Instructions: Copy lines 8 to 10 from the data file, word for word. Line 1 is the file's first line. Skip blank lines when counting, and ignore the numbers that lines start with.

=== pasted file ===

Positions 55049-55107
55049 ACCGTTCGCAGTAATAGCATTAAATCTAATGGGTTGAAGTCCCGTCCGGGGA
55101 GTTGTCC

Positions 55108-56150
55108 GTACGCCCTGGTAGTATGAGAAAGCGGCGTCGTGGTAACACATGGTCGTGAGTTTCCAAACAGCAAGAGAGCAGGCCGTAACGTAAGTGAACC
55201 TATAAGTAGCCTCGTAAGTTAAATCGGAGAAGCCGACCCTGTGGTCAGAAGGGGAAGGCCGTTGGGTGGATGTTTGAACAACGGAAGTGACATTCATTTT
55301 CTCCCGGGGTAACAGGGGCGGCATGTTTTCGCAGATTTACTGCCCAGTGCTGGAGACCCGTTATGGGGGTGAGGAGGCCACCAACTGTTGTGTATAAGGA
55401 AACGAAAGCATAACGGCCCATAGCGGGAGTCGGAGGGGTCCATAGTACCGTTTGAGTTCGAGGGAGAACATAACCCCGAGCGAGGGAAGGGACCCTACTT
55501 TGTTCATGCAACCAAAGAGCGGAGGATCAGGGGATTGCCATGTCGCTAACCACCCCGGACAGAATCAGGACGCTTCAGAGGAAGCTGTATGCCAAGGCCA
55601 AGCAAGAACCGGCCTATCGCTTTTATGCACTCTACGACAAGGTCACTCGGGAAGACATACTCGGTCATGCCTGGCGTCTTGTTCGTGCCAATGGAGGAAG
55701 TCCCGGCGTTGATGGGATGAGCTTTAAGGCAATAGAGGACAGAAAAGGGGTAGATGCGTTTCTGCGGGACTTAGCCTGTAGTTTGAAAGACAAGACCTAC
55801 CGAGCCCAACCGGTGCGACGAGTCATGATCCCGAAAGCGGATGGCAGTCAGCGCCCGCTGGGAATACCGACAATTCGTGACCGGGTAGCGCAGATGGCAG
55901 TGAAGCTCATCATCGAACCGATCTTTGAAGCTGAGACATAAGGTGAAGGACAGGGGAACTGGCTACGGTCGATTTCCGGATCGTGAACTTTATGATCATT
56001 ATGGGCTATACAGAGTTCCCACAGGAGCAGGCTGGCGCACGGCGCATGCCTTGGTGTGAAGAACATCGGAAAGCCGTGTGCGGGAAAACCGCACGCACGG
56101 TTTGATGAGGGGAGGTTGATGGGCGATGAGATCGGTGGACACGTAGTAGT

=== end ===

55401 AACGAAAGCATAACGGCCCATAGCGGGAGTCGGAGGGGTCCATAGTACCGTTTGAGTTCGAGGGAGAACATAACCCCGAGCGAGGGAAGGGACCCTACTT
55501 TGTTCATGCAACCAAAGAGCGGAGGATCAGGGGATTGCCATGTCGCTAACCACCCCGGACAGAATCAGGACGCTTCAGAGGAAGCTGTATGCCAAGGCCA
55601 AGCAAGAACCGGCCTATCGCTTTTATGCACTCTACGACAAGGTCACTCGGGAAGACATACTCGGTCATGCCTGGCGTCTTGTTCGTGCCAATGGAGGAAG